“When we first met as a group on August 14, 2016, Joe Stewart presented us with a written plan about a foundation. We were just getting together to get to know each other,” Royal said in a phone interview with The Hoya. “Almost nothing changed from that day to what the foundation eventually has in writing today.”
Stewart declined to provide comment for this article.
The foundation comes following several years of student advocacy. In 2019, students voted overwhelmingly in favor of adding a $27.20 semesterly fee in students’ bills as a reparations fee to be distributed to descendants. Later that year, however, university officials announced Georgetown would instead create its own fund for descendants and contribute $400,000 annually to the fund to help support community-based projects to benefit the descendant community.
In addition to this fund, the university, in collaboration with descendant leaders and leaders from the Jesuit community, established the Descendants Truth & Reconciliation Foundation as a separate foundation.
The university declined to provide a comment for this article.
Student advocacy has continued, especially as descendants have spoken out about the foundation’s creation and goals. Continued organization and collaboration between the descendant community and the university community is necessary to ensure the university is aware of descendant concerns and aspirations, according to Moretta.
“We should try to collect all of the information so that we can all try to do this as a unit, because it seems like that’s what we’re learning, is that the more we can work collectively, the better we can organize for the university,” Moretta said at the town hall.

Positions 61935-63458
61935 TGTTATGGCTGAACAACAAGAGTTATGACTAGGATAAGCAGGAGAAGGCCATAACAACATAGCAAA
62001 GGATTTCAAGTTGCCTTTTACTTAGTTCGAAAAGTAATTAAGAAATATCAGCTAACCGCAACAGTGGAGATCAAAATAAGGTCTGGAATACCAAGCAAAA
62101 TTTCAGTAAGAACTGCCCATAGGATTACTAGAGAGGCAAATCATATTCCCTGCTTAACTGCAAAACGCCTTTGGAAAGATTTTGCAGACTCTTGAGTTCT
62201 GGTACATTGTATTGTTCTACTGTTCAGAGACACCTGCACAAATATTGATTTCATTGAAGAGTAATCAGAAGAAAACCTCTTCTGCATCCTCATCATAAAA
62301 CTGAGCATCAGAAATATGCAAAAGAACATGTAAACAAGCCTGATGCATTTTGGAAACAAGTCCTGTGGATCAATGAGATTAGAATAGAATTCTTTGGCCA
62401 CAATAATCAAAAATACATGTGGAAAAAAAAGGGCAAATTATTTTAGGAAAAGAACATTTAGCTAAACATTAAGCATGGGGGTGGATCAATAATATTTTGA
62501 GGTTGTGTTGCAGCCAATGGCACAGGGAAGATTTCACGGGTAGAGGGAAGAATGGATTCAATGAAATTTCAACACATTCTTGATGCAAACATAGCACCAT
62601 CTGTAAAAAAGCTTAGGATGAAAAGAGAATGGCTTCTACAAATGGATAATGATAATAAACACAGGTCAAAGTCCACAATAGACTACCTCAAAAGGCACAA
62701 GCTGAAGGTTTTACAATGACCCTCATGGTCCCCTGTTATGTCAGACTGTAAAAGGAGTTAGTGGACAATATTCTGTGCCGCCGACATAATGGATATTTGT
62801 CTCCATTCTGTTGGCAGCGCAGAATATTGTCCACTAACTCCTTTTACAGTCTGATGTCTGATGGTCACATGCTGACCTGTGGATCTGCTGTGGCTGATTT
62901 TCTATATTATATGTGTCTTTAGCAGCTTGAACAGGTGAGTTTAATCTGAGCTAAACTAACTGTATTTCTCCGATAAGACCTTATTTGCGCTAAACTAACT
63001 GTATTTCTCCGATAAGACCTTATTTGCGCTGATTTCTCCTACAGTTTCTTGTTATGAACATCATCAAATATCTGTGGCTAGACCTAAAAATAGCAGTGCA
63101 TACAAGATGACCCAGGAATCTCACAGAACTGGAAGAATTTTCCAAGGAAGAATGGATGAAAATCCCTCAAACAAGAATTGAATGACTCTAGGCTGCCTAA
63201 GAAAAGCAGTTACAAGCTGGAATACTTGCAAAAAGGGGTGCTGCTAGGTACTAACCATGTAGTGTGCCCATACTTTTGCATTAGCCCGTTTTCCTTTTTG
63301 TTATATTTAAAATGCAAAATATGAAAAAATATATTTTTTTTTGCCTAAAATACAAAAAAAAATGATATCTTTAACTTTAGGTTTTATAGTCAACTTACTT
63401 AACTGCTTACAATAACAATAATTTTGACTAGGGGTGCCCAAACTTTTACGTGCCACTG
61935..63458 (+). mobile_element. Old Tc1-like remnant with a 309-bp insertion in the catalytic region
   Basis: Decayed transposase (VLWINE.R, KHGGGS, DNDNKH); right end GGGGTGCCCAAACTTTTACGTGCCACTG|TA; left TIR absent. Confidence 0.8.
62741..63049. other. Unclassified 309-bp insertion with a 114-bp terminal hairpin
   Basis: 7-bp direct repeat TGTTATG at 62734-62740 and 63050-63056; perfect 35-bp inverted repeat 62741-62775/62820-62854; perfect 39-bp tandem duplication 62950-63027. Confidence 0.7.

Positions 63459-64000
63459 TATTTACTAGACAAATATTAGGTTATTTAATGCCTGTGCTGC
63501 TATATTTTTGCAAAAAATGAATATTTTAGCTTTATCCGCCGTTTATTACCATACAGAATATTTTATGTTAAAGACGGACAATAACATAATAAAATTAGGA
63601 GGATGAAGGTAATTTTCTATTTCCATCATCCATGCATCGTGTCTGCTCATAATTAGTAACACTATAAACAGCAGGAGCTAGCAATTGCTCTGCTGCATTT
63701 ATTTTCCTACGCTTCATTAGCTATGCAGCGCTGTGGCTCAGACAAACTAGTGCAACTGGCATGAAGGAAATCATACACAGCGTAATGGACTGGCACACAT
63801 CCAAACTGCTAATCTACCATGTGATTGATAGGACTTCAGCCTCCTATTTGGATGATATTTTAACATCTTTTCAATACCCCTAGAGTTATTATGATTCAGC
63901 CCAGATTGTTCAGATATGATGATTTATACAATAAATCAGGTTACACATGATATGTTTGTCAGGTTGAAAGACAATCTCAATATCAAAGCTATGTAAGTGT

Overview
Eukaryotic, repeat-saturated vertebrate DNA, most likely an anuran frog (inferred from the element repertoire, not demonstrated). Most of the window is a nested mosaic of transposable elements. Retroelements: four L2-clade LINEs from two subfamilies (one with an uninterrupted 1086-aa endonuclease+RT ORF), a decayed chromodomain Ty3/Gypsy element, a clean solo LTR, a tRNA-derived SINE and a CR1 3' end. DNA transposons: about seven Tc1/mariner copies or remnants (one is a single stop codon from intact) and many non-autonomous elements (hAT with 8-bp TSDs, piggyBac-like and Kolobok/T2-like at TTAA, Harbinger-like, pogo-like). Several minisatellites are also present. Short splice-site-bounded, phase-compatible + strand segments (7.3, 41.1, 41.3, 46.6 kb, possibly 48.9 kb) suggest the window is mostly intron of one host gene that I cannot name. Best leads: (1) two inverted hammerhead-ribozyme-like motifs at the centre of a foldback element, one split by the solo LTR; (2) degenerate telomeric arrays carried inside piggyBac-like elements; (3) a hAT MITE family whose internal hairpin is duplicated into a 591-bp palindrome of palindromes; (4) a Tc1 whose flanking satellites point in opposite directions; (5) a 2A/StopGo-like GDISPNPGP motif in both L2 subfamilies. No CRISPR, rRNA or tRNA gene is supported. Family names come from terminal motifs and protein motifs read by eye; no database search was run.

The foundation will designate roughly 50% of its funds toward racial reconciliation projects, roughly 25% toward scholarships and grants for descendants at all education levels and the remaining portion directly towards elderly and disabled descendants. At the town hall, descendants raised criticisms about the foundation’s distribution of funds.
The foundation’s focus on reconciliation, rather than direct reparations to the descendant community, does not truly reconcile the Jesuits’ and the university’s past involvement in slavery, according to Green Thomas.
“Racism is a disease of the white community,” Green Thomas said at the town hall. “Why should funds raised to atone for the sin of slavery be used to cure an ailment in the white community? Wouldn’t a better use of those funds be to help close the racial wealth gap of the descendant community?”
Descendants are also concerned that the Georgetown and Jesuit officials who helped establish the foundation will channel the money into their own organizations in the name of funding racial reconciliation, according to Negest Rucker, a descendant of Louisa Mahoney Mason.